Before the sixth year of my work at Mercer had closed, I was told by Chancellor Hill of the University of Georgia, that with my consent he would go before the board of trustees and recommend the creation of a new chair, the character of which would be determined largely by preferences, and he would recommend me to fill it. As inviting as it was I declined the generous offer, and in a short time resigned my position at Mercer for the quest of health, truth and the larger freedom along the lines of study and activity.

Macon, Georgia.


REV. W. J. NELSON, B.A., M.A., TH.M., TH.D., PH.D.

I was the oldest of a large family of children. My father had no income, save what he made on a small farm, and a little corn, flour, meat and other produce with a dollar now and then, which he received for full time pastoring two or three churches. The district schools where we lived were poorly equipped and managed, and ran only a few months each year. Until I was thirteen years old I got the best these schools could give. But with a growing family without a corresponding growth in my father’s income, at thirteen, to aid in the support of the family, I was forced to give up my schooling and do mill work when I was not working on the farm.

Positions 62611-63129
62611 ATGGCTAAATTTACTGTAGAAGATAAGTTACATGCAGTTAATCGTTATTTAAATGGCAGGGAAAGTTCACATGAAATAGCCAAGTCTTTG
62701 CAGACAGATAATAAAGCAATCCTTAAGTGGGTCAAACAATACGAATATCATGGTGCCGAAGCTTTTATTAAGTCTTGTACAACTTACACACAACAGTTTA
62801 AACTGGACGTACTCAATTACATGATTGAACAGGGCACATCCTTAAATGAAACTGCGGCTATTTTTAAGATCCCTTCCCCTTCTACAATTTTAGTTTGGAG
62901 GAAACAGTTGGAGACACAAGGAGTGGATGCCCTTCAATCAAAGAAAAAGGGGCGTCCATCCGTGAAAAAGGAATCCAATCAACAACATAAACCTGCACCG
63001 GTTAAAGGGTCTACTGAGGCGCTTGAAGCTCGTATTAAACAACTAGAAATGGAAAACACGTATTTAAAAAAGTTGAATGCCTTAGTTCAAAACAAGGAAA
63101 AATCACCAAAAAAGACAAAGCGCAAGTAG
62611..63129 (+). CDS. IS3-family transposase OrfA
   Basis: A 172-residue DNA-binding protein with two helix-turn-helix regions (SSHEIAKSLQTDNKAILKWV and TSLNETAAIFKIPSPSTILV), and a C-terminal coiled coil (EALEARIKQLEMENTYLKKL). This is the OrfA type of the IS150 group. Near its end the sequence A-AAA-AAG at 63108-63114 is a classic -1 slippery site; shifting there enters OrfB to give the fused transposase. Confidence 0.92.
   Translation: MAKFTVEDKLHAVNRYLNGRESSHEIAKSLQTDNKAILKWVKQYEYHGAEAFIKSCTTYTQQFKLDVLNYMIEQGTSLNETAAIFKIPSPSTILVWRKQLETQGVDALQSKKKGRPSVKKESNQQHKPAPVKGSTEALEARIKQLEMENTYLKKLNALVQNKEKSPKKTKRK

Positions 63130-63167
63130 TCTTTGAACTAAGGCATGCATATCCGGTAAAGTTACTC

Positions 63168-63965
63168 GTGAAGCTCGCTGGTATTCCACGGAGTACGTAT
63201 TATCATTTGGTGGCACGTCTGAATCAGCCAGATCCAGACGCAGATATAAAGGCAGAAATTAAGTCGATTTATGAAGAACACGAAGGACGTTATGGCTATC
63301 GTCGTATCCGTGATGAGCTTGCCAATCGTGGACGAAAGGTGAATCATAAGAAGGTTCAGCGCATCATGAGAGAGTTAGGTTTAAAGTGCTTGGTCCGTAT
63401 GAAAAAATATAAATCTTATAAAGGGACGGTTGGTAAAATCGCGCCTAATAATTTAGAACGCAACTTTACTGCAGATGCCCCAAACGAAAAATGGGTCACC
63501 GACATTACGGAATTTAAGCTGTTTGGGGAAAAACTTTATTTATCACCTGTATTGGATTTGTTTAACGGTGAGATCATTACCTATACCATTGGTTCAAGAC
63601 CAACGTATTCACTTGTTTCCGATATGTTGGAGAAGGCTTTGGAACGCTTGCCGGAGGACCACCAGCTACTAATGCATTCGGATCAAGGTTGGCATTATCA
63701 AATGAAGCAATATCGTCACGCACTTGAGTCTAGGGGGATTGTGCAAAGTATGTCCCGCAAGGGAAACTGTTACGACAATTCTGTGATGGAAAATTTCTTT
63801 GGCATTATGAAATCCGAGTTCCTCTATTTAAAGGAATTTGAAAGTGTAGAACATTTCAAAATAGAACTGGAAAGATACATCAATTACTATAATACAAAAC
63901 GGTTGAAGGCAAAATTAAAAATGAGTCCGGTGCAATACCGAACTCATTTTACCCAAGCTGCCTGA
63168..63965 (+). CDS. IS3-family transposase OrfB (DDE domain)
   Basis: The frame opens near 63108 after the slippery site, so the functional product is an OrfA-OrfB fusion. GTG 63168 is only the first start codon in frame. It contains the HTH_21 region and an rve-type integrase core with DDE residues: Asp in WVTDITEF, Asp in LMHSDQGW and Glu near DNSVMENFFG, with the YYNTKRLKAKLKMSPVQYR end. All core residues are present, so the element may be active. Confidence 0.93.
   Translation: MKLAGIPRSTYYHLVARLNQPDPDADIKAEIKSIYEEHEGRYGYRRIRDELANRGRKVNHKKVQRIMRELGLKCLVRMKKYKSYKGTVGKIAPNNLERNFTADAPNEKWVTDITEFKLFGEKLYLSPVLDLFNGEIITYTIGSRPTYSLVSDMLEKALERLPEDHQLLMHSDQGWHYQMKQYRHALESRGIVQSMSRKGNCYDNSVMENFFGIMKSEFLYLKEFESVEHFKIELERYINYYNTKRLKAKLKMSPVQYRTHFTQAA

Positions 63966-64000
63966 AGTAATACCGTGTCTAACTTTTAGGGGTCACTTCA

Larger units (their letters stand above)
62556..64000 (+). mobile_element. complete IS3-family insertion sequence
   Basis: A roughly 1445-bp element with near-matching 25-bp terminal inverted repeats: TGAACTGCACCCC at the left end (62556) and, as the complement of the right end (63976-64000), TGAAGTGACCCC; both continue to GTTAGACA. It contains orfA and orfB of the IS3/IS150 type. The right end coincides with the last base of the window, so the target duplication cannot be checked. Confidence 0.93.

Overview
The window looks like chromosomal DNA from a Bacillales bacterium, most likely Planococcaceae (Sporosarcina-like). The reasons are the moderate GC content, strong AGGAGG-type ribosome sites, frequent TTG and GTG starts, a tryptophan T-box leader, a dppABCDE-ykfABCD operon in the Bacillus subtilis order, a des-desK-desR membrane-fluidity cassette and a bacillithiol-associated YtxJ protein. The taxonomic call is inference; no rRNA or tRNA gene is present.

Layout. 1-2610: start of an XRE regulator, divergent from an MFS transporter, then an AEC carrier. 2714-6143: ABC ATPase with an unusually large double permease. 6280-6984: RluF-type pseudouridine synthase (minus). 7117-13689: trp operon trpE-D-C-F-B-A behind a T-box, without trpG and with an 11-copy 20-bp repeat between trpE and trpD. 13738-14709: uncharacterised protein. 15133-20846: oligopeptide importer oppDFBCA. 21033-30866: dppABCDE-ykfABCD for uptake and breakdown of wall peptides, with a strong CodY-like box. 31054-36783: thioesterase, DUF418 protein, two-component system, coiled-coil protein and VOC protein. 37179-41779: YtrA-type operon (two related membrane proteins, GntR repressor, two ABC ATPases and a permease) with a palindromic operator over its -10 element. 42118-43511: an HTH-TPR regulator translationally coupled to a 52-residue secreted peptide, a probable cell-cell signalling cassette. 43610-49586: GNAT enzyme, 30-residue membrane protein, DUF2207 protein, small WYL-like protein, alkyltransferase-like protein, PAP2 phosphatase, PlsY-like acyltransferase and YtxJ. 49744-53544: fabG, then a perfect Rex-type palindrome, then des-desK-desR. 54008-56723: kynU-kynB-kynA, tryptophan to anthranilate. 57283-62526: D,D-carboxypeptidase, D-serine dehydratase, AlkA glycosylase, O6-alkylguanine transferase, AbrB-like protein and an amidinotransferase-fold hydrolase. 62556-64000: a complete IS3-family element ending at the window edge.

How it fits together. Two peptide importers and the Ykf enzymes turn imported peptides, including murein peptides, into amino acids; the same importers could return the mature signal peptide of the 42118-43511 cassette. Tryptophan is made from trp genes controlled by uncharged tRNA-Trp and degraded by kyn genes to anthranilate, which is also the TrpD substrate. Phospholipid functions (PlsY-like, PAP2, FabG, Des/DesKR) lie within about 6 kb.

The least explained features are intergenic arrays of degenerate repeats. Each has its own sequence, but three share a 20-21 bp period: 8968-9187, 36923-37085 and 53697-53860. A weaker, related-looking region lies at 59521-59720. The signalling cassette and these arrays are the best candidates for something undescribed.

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All I had learned up to that time was reading, writing and a little arithmetic. Since the nature of my work did not require that I keep up my writing and arithmetic, I soon forgot both. But the thirst to know about things and people caused me to read all my spare time. My father himself was a college-trained man. He worked hard on the farm or elsewhere all the week and preached every Sunday, never faltering in spirit. But sometimes he would 97 fail in strength of body. Though he never complained, I could often see that hurt look on his face. This was caused by the financial depression which followed Cleveland’s administration, the covetousness of the people he served and other circumstances, which were depriving him of giving his children the educational advantages enjoyed by the children of those whom he served.